His first flight for SOE was on 23 December 1942 in a Lysander. The mission was to France, but he had to return empty handed due to heavy fog in the landing area. Verity undertook at least 29 and possibly as many as 36 night flights into France, perhaps the most of any RAF pilot. His role was to drop off and pick up resistance workers, SOE agents and other figures at secret locations inside France.[7][8] Records from the Imperial War Museum indicate Verity flew Westland Lysander Mark IIIA (SD), (serial number "V9673" with squadron fuselage codes 'MA-J') bearing the nose-art of 'Jiminy Cricket' for twenty operations to occupied France while serving with No. 161 Squadron at RAF Tempsford, Bedfordshire.[9][10]

Verity was instrumental in introducing the larger Lockheed Hudson into pick-up operations. With Pickard, he worked out the operating procedures that enabled this twin-engined aircraft to operate from French occupied fields, giving them the ability to carry in and bring out more people in one mission.[11]

Jim McCairns, Hugh Verity, Percy Pickard, Peter Vaughan-Fowler and Bunny Rymills with Verity's Lysander in 1943.

On 25 May 1943 he was awarded the Distinguished Flying Cross,[12] and on 31 August 1943 the Distinguished Service Order.[13] His record of successful operations continued to grow. Most of his flights were in Lysanders, but he worked out with Pickard the use of the Hudson for the same purpose.[14] Though larger and heavier, the Hudson could carry more passengers.[15] Among his passengers were Jean Moulin, Nicolas Bodington, Peter Churchill, Henri Frager, Jean de Lattre de Tassigny and François Mitterrand. His last special operation was on the night of 16–17 November 1943.[16] On 14 January 1944 he was awarded a Bar the Distinguished Service Order,[17] and promoted Squadron leader on 14 March 1944.[18]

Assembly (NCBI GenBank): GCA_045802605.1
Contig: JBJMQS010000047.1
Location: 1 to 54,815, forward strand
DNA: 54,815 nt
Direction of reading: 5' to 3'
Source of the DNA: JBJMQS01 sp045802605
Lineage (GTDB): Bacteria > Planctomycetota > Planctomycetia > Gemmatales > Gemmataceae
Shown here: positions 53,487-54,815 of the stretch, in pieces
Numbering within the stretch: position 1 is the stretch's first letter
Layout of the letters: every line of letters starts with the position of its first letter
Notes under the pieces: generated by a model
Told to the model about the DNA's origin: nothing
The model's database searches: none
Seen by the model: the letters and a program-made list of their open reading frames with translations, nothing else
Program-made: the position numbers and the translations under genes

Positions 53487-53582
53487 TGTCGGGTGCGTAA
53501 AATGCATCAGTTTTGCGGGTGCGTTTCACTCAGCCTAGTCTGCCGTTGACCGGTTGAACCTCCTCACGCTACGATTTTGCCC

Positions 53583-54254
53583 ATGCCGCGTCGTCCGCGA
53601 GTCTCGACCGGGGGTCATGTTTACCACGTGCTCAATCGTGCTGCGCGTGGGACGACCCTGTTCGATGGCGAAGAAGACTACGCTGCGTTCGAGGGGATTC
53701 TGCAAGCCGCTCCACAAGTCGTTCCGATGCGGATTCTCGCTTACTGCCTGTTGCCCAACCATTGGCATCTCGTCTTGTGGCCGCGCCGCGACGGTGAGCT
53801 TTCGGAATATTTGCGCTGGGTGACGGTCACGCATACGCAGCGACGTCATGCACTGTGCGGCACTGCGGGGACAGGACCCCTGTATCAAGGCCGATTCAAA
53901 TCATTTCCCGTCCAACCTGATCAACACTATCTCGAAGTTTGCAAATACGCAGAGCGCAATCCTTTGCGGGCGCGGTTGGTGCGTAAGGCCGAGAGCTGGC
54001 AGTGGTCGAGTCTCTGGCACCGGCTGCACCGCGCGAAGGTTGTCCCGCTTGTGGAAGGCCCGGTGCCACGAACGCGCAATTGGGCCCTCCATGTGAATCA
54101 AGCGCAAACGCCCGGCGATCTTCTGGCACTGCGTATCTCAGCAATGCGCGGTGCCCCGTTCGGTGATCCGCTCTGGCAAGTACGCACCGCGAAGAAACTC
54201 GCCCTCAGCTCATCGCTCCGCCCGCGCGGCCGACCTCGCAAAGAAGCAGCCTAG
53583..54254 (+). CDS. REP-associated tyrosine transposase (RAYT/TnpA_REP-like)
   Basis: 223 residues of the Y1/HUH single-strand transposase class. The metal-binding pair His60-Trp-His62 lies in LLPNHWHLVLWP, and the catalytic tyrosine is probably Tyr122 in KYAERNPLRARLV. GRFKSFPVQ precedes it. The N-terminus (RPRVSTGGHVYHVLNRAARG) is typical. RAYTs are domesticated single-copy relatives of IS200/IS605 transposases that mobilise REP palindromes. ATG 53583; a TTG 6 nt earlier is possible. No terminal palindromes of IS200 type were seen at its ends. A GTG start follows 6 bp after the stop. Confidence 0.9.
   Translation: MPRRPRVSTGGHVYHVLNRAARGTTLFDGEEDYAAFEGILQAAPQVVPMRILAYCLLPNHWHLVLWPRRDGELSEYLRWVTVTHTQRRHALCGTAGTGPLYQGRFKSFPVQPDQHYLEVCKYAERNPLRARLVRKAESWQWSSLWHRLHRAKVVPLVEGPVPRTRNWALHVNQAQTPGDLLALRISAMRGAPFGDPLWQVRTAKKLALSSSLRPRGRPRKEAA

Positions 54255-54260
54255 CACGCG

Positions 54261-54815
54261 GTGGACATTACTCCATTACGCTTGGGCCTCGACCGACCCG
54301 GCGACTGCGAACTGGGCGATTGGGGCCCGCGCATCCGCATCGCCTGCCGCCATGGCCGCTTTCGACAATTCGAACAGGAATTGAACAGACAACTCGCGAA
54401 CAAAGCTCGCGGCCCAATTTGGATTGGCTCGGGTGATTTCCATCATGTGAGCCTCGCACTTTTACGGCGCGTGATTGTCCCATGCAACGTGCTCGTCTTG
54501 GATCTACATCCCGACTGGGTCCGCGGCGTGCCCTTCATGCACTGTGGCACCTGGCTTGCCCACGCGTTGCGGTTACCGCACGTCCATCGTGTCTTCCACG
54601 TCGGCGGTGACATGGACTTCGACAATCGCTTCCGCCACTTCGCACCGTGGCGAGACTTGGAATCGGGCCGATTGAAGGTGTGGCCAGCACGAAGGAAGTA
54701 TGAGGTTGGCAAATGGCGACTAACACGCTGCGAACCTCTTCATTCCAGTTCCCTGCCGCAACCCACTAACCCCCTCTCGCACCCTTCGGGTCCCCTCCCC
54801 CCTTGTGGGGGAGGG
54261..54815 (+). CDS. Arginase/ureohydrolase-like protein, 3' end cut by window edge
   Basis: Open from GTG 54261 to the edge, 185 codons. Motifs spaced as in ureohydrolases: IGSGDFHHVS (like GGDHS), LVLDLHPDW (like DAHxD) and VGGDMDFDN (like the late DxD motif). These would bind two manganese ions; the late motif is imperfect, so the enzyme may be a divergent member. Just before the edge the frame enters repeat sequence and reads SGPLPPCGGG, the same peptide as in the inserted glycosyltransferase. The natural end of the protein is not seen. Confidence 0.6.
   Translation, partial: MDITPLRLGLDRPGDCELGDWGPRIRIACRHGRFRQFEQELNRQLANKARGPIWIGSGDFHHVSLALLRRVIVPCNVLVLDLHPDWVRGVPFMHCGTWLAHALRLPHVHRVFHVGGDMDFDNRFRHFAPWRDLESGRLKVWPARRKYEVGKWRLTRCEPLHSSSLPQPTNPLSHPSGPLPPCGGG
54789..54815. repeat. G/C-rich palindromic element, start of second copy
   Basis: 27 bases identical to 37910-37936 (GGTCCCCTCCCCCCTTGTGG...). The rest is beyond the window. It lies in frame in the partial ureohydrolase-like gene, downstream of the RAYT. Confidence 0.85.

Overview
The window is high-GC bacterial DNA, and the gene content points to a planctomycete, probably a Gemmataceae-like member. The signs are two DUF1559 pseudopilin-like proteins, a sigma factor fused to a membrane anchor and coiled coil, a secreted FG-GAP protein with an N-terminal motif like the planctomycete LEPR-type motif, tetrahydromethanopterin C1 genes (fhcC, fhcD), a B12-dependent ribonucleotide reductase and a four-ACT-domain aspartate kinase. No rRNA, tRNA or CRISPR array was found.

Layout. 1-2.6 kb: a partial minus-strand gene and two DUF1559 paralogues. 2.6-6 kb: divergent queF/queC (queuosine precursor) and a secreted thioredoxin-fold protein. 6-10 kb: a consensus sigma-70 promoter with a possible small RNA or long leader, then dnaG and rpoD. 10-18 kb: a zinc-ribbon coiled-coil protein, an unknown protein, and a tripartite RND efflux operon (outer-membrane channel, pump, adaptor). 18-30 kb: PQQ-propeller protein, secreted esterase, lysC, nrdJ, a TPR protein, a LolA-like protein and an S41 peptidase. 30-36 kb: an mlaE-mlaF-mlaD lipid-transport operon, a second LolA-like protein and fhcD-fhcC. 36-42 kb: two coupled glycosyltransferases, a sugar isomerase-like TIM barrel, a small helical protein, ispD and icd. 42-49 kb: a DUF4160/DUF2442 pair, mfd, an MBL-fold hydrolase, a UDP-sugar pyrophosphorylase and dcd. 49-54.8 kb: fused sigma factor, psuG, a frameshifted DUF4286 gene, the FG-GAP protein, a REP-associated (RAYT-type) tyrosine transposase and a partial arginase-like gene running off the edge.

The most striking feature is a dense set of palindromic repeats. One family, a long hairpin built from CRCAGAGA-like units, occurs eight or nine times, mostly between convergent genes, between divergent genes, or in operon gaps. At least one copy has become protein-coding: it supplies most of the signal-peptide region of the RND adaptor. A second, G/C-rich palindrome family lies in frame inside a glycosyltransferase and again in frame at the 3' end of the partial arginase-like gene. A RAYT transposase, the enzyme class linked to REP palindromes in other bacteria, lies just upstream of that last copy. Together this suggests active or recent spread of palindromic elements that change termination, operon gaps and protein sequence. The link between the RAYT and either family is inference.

Later in the war he performed the role of SOE air operations manager for western Europe and Scandinavia, coordinating the SOE requirement for air support with the available pilots and aircraft of primarily No. 138 Squadron RAF and No. 161 Squadron. In late 1944 Verity was commanding SOE air operations in South East Asia and following the end of hostilities served with the Recovery of Allied Prisoner-of-War and Internees Organisation.[19][20]

Postwar service[edit]

Gloster Meteor jet fighters

Verity was granted a permanent commission as squadron leader on 25 March 1947. [21] Verity served on Staff at the Army Staff College, Quetta until being invalided home with polio. From 1948 to 1949 he commanded No. 541 Squadron RAF flying the Supermarine Spitfire Mark XIX photo reconnaissance variant and then served as wing commander (weapons) at the Central Fighter Establishment 1949 to 1951. He was promoted full wing commander on 1 July 1951, [22] serving at Joint Services Staff College until appointed wing commander (flying) at RAF Wahn from 1954 to 1955. Verity commanded No. 96 Squadron RAF flying Gloster Meteor jet night fighters in 1955 and was appointed group captain on 1 July 1958 ready for a series of postings as Staff Officer (Bomber Operations) at the Air Ministry, a posting to Turkey and commanding RAF Akrotiri in Cyprus and then Staff Officer (Special Duties) back at the Air Ministry.[23] [24] Verity requested retirement and was released from the service on 2 June 1965 to take up a position with the RAF Industrial Training Board. In 1978, Verity's history of all the RAF's secret landings in France, 1940–1944, was published as We landed by moonlight (Shepperton: Ian Allan Ltd, 1978). A revised edition appeared in 1995 (Airdata Pubns Ltd) and this was later updated (Manchester: Crecy Publishing, 2000, ISBN 0-947554-75-0).